Thursday, 4 April 2013
Ashore, Mate . . .
It's interesting after all these years to be living on an island, a concept that has previously only existed for me in a literary sense, culled from favourite childhood books. The Island of Adventure. Anne of the Island. Treasure Island. It's not a constant awareness - Great Britian is quite a large island after all - but it doesn't take too long from any point on it to reach the sea, or at least a sea view; its proximity still shocks me at times. And that's something quite different from living in a big city on the shores of Lake Ontario. For one thing, there are tides and many places where one really does have to pay attention to them. And as I continue to explore Liverpool and its rich maritime history, I'm slowly starting to get my cultural sea legs and actually feel an affinity for this powerful and picturesque force that surrounds me and has been such an important influence on the people and artists who live here. Who doesn't like to be beside the seaside?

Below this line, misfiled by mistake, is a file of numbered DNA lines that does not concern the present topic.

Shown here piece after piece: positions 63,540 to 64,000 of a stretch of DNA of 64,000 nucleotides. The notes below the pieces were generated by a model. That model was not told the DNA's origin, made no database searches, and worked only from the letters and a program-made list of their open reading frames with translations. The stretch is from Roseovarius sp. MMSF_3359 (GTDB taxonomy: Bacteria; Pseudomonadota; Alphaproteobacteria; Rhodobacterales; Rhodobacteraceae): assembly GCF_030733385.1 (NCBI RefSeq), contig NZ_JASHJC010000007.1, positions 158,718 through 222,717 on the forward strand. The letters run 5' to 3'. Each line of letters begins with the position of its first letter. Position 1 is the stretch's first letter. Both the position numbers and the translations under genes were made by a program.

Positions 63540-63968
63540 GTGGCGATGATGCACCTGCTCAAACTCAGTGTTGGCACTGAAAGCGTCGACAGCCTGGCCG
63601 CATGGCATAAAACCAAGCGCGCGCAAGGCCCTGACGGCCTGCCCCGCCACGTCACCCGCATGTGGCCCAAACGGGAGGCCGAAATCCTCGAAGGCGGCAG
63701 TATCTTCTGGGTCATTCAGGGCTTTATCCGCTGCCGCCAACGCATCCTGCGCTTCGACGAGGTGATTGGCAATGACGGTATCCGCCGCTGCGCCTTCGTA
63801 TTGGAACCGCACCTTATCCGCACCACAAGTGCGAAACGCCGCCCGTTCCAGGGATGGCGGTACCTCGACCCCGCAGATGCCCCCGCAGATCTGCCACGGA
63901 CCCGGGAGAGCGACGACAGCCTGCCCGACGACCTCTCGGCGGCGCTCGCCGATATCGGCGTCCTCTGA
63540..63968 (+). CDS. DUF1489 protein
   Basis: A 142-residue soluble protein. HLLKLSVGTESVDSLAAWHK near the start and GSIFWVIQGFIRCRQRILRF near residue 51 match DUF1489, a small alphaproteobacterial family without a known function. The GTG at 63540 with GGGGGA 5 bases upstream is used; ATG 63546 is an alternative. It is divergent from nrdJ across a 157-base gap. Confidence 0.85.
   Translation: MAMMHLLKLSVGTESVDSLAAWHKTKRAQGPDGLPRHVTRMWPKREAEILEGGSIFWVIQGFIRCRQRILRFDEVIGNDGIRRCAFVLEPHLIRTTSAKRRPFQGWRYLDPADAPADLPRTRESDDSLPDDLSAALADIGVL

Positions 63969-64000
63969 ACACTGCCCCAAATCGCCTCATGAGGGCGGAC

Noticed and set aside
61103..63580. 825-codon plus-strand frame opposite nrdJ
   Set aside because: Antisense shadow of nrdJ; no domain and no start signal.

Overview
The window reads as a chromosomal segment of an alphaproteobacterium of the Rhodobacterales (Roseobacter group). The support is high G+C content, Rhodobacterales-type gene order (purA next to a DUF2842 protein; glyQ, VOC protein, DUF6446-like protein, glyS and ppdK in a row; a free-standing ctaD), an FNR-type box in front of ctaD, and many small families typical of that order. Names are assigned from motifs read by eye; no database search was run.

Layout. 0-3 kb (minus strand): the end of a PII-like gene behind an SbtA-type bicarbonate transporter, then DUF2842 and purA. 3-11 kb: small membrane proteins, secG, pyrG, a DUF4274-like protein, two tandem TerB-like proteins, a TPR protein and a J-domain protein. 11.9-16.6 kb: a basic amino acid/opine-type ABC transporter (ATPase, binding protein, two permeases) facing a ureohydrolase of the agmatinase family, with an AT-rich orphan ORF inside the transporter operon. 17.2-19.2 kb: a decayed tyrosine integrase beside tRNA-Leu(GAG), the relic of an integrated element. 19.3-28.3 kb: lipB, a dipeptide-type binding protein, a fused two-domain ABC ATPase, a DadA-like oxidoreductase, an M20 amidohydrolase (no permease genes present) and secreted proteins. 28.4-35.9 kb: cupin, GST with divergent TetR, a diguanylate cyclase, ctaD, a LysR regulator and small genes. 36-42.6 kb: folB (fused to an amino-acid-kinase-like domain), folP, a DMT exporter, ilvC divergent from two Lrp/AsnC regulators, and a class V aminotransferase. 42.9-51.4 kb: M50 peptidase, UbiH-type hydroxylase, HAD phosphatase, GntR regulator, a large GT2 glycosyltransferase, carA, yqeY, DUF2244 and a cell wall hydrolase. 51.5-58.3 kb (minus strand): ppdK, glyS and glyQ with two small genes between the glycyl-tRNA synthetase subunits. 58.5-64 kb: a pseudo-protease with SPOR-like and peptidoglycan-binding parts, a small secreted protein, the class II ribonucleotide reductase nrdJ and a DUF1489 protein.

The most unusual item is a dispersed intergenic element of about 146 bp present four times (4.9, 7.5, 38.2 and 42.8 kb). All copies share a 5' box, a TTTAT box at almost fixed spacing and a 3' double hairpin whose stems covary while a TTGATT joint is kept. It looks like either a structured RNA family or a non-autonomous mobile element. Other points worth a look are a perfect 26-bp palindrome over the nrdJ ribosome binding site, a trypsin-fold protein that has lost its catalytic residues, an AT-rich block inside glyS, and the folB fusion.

So I very much enjoyed a recent concert by June Tabor at the Capstone Theatre. I was introduced to her by a friend and former book rep who took long road trips and subsequently always had interesting music in his car. On his recommendation I bought a couple of her CDs, both solo stuff and her work with the Oysterband and really loved her deep and haunting voice and the choice of material; very evocative storytelling, including many songs about the First World War. She has twice been named Folk Singer of the Year by BBC2 Radio. She performed many songs from her latest CD, Ashore and after proclaiming her fascination - shared by many Brits - for the radio's shipping forecast (an institution of sorts), she said she wanted to record traditional songs from all parts of the UK, dealing with many different aspects of a sailor's life. There were songs about going off to enlist in the navy, ending your navy career and saying goodbye to the ship and even cannibalism at sea - a witty song from the Channel Islands, sung in French as the French sailors apply a rich butter sauce to their human roast. She was accompanied by a simple but effective three man band consisting of a pianist, violinist, and accordionist who contribute their own instrumental shanty. The CD is really beautiful to listen to, a combination of catchy tunes and poignant, sad tales from several different centuries.